It’s been four years since Ducati revamped the SuperSport. For 2021, it gets an overdue rework complete with updated styling, a contemporary electronics package, and a new name. Now dubbed the SuperSport 950, the road-biased sportbike from Borgo Panigale will appear in US dealerships in March, starting at $13,495 for the base model.
Ducati Senior Designer Julian Clement, who penned the 2017 SuperSport as well as the Panigale V4 and Scrambler Icon, chipped away at his original design to give the SuperSport 950 an aggressive look more in line with the Panigale family. While the tank and tailsection appear unchanged, the front fairing and side fairings are new. The fairings feature prominent side extractors and the front end has a look reminiscent of the 1099/1199/899 Panigale.
The SuperSport 950 has the same 937cc Testastretta 11° engine as before, but it’s now Euro 5 approved. Horsepower and torque figures remain unchanged. Ducati claims the engine produces 110 hp at 9,000 rpm and 69 pound-feet of torque at 6,500 rpm. New for 2021, the SuperSport gets a hydraulic clutch, replacing the cable-actuated unit of the outgoing model.
Other than the design, the big news is an updated electronics package featuring a Bosch six-axis IMU managing cornering ABS, traction control, and wheelie control. Ducati Slide Control, as found on the Hypermotard 950 and Panigale V4, is conspicuously absent—though perhaps not missed, considering the SuperSport is destined for neither hooliganism nor racetrack dominance. The electronics package has three ride modes to allow complete adjustability, as is Ducati’s MO. Adjusting parameters is simple thanks to the new 4.3-inch TFT dash.
The SuperSport 950, like its predecessor, is available in a base and an S model. The latter replaces the 43mm Marzocchi fork and Sachs shock with a 48mm Öhlins fork and Öhlins shock. The S retails for $15,795 in Ducati Red and $16,195 in Arctic White Silk. That’s only $300 less than the Panigale V2.
Heated grips, semi-rigid bags, and a taller windscreen are available as accessories. Given the price point and category, we’d love to see the SuperSport 950 come with cruise control and heated grips as standard. While heated grips are available as an accessory, it does feel rather uncharitable of Ducati not to include them, at least on the S model. For a cool 16 grand, it’d be nice to have something warm to hold onto.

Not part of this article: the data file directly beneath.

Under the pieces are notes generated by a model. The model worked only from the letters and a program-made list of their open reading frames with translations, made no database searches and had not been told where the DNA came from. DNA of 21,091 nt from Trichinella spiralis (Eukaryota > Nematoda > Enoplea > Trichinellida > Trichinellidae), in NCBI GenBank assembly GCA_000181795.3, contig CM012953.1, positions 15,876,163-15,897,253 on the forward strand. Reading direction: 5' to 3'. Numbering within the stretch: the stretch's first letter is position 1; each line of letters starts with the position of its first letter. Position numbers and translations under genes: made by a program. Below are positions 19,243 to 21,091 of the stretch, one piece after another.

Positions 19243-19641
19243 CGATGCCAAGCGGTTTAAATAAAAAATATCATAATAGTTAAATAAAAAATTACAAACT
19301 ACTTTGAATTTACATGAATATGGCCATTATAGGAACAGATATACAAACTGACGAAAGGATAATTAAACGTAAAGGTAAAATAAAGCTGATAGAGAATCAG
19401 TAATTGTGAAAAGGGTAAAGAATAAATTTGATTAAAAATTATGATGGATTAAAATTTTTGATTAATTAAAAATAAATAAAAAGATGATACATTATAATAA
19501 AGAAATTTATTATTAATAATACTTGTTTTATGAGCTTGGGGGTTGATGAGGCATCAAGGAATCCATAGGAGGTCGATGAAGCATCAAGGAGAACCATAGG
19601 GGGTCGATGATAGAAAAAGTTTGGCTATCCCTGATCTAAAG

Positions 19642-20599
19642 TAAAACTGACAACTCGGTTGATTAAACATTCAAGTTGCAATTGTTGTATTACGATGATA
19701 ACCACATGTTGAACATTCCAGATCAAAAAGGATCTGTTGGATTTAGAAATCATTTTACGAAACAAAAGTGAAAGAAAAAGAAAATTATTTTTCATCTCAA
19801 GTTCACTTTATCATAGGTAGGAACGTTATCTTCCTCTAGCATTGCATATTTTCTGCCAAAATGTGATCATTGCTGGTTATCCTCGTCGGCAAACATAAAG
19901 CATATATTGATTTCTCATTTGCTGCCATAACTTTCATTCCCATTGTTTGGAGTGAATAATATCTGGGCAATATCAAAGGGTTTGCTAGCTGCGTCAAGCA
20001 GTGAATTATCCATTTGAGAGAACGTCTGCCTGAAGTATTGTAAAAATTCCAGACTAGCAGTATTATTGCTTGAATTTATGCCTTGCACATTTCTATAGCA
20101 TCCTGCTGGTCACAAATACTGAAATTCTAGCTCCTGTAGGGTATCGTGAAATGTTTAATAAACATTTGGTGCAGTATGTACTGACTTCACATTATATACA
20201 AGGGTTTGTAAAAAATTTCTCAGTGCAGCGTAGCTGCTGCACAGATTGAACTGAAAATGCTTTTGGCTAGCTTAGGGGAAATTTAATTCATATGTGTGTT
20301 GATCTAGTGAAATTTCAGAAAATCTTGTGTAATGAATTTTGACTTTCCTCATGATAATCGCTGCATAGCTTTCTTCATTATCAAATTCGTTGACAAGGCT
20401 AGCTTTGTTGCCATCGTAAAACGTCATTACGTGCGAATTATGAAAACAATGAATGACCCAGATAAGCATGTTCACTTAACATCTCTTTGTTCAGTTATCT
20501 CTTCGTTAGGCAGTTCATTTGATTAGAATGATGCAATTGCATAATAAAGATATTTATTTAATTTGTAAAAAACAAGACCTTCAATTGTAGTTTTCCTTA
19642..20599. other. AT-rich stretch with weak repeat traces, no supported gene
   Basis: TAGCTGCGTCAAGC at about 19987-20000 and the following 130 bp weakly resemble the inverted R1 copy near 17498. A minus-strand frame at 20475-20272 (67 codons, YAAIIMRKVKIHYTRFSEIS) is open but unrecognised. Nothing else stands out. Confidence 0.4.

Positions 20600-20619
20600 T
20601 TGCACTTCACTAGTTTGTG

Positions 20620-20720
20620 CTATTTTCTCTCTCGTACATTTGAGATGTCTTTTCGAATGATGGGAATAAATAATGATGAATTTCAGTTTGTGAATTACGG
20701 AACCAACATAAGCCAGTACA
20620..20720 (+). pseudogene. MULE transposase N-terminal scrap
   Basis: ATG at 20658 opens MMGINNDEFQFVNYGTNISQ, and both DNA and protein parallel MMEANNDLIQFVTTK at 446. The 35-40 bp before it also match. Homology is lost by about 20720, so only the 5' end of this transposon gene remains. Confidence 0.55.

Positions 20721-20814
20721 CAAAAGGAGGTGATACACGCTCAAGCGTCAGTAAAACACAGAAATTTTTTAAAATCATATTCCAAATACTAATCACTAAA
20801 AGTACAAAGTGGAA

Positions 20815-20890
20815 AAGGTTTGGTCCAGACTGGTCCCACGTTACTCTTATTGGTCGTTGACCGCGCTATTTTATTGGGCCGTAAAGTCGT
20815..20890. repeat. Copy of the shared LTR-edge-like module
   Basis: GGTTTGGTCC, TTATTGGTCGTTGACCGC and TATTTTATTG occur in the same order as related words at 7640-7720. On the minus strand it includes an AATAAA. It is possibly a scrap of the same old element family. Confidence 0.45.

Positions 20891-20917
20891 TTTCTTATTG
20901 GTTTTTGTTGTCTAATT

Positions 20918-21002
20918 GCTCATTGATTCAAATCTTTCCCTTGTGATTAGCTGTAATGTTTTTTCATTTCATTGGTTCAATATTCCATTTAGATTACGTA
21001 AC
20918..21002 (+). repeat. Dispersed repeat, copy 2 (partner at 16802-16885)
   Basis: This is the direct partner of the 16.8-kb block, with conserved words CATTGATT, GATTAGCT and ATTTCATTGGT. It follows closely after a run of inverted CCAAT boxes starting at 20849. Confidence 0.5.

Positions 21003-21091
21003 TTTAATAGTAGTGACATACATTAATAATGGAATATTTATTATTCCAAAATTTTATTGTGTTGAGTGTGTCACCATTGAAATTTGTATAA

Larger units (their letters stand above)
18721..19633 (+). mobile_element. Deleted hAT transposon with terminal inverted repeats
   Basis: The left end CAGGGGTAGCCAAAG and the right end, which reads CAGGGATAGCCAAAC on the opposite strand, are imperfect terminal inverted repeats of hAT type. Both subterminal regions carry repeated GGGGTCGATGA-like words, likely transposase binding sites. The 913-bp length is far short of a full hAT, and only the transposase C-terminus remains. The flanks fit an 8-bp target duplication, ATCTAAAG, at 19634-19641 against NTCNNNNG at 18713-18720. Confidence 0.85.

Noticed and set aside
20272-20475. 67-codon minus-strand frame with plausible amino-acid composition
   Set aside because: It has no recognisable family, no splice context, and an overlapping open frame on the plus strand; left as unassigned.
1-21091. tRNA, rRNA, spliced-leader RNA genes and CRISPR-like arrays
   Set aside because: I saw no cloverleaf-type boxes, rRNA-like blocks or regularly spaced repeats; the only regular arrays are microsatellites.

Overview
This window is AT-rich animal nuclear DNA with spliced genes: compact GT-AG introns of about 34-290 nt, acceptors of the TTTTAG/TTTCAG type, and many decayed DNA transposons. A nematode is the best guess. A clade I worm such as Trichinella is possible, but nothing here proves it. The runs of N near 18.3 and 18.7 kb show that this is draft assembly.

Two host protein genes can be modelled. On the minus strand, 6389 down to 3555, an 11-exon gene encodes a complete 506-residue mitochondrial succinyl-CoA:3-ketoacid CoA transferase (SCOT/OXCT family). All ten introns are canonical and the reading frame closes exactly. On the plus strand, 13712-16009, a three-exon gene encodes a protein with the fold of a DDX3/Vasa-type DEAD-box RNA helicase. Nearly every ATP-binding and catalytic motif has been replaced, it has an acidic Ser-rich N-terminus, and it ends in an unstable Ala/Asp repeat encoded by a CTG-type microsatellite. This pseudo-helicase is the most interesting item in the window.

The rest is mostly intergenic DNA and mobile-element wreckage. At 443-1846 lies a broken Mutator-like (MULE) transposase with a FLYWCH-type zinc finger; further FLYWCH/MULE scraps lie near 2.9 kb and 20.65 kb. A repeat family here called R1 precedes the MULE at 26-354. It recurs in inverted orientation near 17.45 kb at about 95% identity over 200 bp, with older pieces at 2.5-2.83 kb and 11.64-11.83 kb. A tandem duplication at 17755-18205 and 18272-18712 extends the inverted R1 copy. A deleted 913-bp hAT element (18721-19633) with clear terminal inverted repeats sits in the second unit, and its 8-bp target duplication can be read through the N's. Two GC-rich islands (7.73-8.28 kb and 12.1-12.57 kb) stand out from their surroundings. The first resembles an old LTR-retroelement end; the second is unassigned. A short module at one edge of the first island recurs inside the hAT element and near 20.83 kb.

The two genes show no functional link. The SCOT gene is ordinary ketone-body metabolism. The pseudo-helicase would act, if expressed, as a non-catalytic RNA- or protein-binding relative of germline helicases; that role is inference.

Given its famous name, one can’t help but pause and consider the SuperSport’s lineage for a moment, especially in light of its new, aggressive looks. Specifics of the design, specifically the swooping LED headlight and front intake layout, are seen throughout much of the current Ducati lineup, suggesting a unifying design language intended to produce a strong brand identity. Parent company VW/Audi follows a similar strategy with its automobiles, so it’s interesting to see Ducati follow suit more than ever. That isn’t to say it’s necessarily a directive from corporate ownership, or that such a directive would be a bad thing. It’s not even a new strategy for the brand, but it’s becoming more and more realized across the range. In the ’90s, Miguel Galluzzi’s 900 Supersport and Massimo Tamburini’s superbikes shared the limelight without resembling each other even a jot, and were neither the better nor the worse for it. Please note: This observation contains no qualitative assessment or nostalgia, but is merely put forth as a point of contemplation for those sipping their morning espressos and daydreaming of Ducatis.
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